Every time that you make a purchase, you are working within the retail system: they offer a product that you want, you check out the price, and you decide whether you want to purchase the product at that price. Sometimes you can negotiate the price, like on a car or other large purchase. However, there are tricks that certain merchants will use to make it harder to figure out the actual price, or come to a sensible agreement on a price. If you know the tricks, you will be able to make better decisions and wiser purchases.
So, what are these tricks?
- Bait and Switch: There are a number of variations on this maneuver. Usually it involved advertising a product at a great price, but either being out-of-stock on the item or having only a very few. Once you are in the store, the sales people can then upsell you to a more expensive purchase.
- Limited Offer/One Day Only/Last One: These tactics are becoming commonplace in American retailing. These offers benefit the retailer because you don't have time to comparison shop before the offer is gone.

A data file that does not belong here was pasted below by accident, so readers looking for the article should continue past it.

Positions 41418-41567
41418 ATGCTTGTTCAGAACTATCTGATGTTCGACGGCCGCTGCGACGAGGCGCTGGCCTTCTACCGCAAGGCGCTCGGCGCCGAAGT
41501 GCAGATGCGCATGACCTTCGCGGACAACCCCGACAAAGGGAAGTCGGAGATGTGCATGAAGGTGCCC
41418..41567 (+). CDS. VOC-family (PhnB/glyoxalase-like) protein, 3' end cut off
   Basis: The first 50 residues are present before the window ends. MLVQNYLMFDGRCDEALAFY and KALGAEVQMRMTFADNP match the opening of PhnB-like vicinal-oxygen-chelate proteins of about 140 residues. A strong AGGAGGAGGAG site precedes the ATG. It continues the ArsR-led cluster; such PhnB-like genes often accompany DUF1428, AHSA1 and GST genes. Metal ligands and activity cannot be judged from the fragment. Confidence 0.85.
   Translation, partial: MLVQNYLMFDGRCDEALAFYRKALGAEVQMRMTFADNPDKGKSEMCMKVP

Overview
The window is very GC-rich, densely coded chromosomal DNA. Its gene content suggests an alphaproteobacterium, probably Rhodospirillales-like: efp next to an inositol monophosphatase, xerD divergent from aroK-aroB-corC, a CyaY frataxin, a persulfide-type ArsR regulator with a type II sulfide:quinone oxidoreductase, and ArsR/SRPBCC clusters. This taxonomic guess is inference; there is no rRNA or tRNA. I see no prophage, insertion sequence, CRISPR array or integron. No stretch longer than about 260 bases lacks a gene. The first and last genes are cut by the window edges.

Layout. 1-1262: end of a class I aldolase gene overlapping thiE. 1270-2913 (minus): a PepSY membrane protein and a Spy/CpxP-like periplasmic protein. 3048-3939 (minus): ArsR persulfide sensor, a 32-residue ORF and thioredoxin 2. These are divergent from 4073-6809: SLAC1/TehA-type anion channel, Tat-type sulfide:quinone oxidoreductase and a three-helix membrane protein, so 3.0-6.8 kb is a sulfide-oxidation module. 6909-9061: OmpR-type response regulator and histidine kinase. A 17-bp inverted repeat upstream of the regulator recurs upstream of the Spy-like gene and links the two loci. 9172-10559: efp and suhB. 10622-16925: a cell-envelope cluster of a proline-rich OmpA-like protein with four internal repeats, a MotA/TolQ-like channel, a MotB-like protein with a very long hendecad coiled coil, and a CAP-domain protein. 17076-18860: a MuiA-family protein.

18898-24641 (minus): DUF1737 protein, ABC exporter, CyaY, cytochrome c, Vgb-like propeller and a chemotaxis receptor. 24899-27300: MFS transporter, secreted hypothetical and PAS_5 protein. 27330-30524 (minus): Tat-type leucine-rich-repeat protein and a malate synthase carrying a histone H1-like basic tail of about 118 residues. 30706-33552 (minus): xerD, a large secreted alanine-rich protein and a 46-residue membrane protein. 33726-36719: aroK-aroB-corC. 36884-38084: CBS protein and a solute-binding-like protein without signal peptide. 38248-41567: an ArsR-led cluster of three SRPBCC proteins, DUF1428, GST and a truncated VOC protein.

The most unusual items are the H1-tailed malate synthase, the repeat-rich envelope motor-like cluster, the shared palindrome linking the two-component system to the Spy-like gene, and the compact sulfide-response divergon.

- Low Monthly Payments: In this scenario, the salesperson concentrates on the amount of the monthly payment instead of the price of the object. Often you will be deflected if you ask the sales price. Persistence will pay off in this situation.
- Individual prices for the parts: This happens with cameras, cell phones, all sorts of things. Want a charger for that? Only $19.99! Be sure to find out what is and isn't included before agreeing to a purchase. Sometimes they are things that you wouldn't even think of – I recently purchased a new printer, and had to go back to buy a cord to hook it up to the computer. Silly me, I just figured that it would have a cord in the box!
- Silly negotiation tactics: There are a variety of these, including the famous "let me talk to my manager" ploy, where the sales person goes off to confer with his or her boss. This wastes your time and gets you emotionally involved in the purchase. Other variations include keeping you in the store or showroom after closing time, which makes you feel obligated to make a purchase, or adding up the total incorrectly in hopes that you'll agree to a higher number.
There are an infinite number of variations on these ways that stores and salespeople can manipulate us into spending now and spending more. Of course, most stores and sales people are honest and not trying to be deceiving. It does seem, however, that these strategies are becoming more mainstream. If you know them and remain alert, you'll be able to make good shopping choices.